VVB uses an engineered, well-cut, classic 'Swiss 721' supported by a highly crafted digital typeface, 'Montserrat', making modern communication effective.
Links to typefaces here
Swiss 721 Black Condensed
Swiss 721 Bold Condensed
Headlines use Swiss 721 in both forms. This is flexible but be mindful of consistency and text hierarchy.
Please don't use other typefaces with the VVB brand.
There aren't that many, but there are a few rules that you must follow for consistent typography.
Kerning is the letter spacing between the individual letters, and it's important that it is set to -30 for all headlines to maintain consistency.
Please where possible maintain 'optically aligned' kerning, mainly selectable in print software like InDesign.
There will be instances where you can use more relaxed kerning, but only for smaller annotation labels etc.
Leading is the line spacing and this is a bit more demanding, as there is no exact rule but it needs to be tight.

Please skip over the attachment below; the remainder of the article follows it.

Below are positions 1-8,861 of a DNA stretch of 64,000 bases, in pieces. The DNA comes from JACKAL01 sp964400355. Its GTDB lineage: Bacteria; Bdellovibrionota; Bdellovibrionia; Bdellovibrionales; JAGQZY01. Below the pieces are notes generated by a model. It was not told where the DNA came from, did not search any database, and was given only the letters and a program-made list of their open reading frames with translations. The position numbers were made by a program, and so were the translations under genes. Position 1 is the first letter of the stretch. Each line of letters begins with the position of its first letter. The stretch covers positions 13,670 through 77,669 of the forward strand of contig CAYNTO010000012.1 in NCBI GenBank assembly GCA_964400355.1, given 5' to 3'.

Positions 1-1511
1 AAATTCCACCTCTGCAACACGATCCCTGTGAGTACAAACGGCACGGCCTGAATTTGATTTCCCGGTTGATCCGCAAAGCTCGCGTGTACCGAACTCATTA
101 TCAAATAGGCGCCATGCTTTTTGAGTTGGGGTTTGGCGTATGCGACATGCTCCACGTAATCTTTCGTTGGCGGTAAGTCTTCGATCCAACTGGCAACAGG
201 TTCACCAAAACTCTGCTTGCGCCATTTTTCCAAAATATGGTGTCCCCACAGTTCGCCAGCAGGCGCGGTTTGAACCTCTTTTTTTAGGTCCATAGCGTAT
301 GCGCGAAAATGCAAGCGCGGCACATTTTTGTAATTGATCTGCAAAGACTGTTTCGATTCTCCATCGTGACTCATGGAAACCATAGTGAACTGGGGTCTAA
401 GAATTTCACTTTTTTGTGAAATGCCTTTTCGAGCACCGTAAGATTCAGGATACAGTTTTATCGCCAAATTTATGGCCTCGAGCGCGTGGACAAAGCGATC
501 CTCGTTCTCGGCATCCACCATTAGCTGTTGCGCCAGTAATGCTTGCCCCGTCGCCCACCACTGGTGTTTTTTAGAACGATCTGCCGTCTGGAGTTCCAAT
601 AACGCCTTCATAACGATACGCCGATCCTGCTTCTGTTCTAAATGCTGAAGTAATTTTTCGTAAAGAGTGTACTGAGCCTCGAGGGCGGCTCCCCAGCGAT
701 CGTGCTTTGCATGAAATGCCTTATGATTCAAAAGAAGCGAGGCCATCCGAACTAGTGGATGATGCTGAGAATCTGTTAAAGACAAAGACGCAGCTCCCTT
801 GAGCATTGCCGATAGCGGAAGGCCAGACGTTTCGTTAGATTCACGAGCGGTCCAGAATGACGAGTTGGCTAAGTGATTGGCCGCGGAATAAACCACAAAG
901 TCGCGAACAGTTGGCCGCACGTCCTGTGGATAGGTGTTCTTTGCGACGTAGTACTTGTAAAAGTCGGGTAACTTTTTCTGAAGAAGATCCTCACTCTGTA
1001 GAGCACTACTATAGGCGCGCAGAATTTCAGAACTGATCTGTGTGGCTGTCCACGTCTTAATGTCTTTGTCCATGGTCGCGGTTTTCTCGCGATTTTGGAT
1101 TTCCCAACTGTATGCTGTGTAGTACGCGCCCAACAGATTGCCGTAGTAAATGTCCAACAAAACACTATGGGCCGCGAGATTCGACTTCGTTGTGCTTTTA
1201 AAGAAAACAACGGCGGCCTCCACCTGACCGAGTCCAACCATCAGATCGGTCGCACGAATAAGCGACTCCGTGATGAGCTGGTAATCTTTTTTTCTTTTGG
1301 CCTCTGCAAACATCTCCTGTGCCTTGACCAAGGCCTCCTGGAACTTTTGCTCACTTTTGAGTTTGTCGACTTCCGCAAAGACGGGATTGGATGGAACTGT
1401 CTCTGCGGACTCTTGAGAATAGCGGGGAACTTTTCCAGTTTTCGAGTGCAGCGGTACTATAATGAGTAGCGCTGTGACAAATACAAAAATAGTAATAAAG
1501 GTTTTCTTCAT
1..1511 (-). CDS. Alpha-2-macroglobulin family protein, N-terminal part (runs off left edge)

The kerning for Montserrat is set at '0'.
Optically aligned where possible.
Leading is the line spacing and we use rules of four, so we +4 on any specific type size. This gives us nice control over vertical type spacing.
For headline and statement use ONLY, when you need a bit more punch. There's no real rule as to when you use this feature, only rules on how it is produced.
16px global padding main rule
16px is the amount of padding we use for label headlines universally.
If common sense rules 16px impossible, due to spacing, use a lower value of 8px.
For print applications follow these principles
Draw a square unit that is 16px to use as markers, then apply a ruler that is offset and makes up the label. Once you have done this for one word, a rule is set for that specific type size - and you just type normally.
For illustrative purposes only, and used sparingly, but this technique helps with adding depth and importance to specific text.
Text hierarchy tells the reader where to look first, and which information is most important. Consider what you want to say, and where.